Former Minnesota Gov. Tim Pawlenty hasn’t been in the news much since his short-lived bid for the 2012 GOP presidential nomination. He eventually became co-chair of Mitt Romney’s campaign, but he left that post before Romney’s defeat and became a D.C. lobbyist and largely vanished from Minnesota’s political landscape.
But today his name is being mentioned again in his home state, and for a very good reason.
Not every politician is able to leave an important legacy, but Pawlenty did with his work on creating Lake Vermilion-Soudan Underground Mine State Park, which officially opened this month. It’s Minnesota’s first new full-service state park in 25 years, and without Pawlenty’s leadership it wouldn’t exist.
The 33 campsites, complete with shower facilities and a boat launch, are on land once owned by U.S. Steel. In 2007, the area in St. Louis County was on the verge of being sold off and developed into lakeshore homes for the super-rich. Pawlenty suggested a state park instead, but locals gave that idea a cool reception. County officials and nearly every legislator from the Iron Range preferred private development and the tax revenue it would produce.
Fortunately, Pawlenty had an unlikely and powerful ally — DFL Sen. Tom Bakk, who grew up near Lake Vermilion and wanted to make sure this northern jewel wasn’t turned into a private playground for the wealthy. Bakk and Pawlenty proved to be a powerful team, spearheading the state’s $18 million purchase of more than 3,000 acres and 10 miles of undeveloped shoreline. The park that now occupies some of this land is as much Bakk’s legacy as Pawlenty’s.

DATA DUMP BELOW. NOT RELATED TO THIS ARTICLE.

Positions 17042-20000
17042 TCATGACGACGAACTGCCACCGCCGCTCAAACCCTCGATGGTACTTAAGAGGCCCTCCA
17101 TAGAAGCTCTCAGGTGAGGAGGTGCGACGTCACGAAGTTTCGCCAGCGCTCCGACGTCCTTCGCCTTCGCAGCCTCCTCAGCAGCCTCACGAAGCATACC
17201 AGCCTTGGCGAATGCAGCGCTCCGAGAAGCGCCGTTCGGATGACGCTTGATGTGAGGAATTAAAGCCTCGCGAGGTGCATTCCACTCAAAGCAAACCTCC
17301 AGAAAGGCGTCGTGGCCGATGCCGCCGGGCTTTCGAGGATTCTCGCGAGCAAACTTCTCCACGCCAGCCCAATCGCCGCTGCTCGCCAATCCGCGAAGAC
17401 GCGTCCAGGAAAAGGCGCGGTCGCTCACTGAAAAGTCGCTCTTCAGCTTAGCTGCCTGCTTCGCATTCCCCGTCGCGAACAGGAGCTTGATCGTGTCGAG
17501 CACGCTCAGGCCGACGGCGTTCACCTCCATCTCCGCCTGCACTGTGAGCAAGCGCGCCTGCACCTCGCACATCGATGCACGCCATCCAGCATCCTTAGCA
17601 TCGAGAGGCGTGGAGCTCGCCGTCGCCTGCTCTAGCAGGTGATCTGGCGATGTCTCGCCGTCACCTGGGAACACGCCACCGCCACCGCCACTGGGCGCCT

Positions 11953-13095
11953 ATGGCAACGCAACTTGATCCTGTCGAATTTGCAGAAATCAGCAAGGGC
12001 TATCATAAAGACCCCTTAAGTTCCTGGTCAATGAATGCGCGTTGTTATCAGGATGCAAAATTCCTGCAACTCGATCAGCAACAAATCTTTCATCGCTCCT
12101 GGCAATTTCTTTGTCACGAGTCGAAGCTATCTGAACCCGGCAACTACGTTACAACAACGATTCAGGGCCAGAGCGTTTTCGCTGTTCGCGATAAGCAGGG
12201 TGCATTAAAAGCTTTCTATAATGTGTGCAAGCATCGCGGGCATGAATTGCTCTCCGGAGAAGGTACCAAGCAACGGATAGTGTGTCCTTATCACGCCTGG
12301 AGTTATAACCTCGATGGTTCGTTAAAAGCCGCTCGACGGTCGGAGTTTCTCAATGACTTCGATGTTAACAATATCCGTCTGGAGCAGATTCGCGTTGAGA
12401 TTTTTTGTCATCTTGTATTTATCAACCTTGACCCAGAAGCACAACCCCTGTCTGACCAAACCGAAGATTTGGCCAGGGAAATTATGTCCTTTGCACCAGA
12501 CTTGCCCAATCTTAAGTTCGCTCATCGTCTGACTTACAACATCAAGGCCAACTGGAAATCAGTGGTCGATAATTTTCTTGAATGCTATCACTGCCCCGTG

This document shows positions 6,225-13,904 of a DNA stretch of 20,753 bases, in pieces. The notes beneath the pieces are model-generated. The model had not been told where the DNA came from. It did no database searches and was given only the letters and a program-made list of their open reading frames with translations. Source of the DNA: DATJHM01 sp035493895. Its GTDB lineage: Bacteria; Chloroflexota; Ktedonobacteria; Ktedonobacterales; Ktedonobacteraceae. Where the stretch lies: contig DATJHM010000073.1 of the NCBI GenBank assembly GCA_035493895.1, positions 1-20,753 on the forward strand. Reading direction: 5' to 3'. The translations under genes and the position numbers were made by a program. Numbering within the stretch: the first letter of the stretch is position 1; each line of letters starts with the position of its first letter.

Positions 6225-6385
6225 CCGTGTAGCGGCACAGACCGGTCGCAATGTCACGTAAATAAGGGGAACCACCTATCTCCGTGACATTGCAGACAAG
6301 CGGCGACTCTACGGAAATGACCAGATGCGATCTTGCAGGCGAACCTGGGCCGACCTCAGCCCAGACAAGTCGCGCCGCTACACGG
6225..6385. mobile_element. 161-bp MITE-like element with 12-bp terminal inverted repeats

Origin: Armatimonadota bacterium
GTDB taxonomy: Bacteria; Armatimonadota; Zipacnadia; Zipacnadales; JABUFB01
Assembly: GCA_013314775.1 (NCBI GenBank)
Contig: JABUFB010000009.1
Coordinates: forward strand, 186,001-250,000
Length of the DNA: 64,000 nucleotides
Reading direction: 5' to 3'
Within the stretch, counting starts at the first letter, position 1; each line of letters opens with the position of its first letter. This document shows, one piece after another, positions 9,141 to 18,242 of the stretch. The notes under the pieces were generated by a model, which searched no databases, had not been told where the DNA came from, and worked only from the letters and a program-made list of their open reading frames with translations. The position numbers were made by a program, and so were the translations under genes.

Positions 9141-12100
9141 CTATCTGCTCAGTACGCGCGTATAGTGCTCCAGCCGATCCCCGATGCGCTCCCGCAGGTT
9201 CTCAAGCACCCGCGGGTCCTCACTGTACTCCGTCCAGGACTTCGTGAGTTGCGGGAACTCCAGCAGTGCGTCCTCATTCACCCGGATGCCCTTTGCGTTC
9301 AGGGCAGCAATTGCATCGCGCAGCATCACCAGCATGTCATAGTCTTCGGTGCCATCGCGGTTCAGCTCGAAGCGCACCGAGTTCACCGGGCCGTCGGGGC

This isn’t an old-school state park. It’s built for the modern family that likes the idea of a semiprivate wilderness getaway but also wants some of the comforts of home. Electricity, hot showers and flush toilets are available, and when the rains come, forget about boring evenings in the tent or RV. Wi-Fi towers throughout the park provide strong, free connection to the internet.
The opening of the Lake Vermilion state park should be a reminder that carving out and creating state parks takes courage, vision and patience. Given that it took 10 years to transform U.S. Steel’s lakefront property into a wild and scenic area for all Minnesotans to enjoy, there’s no time to waste getting started on the next one.
We can do better than launch a new state park every 25 years. All it takes, for starters, is the vision and commitment of people in leadership.
FROM AN EDITORIAL IN THE ROCHESTER POST-BULLETIN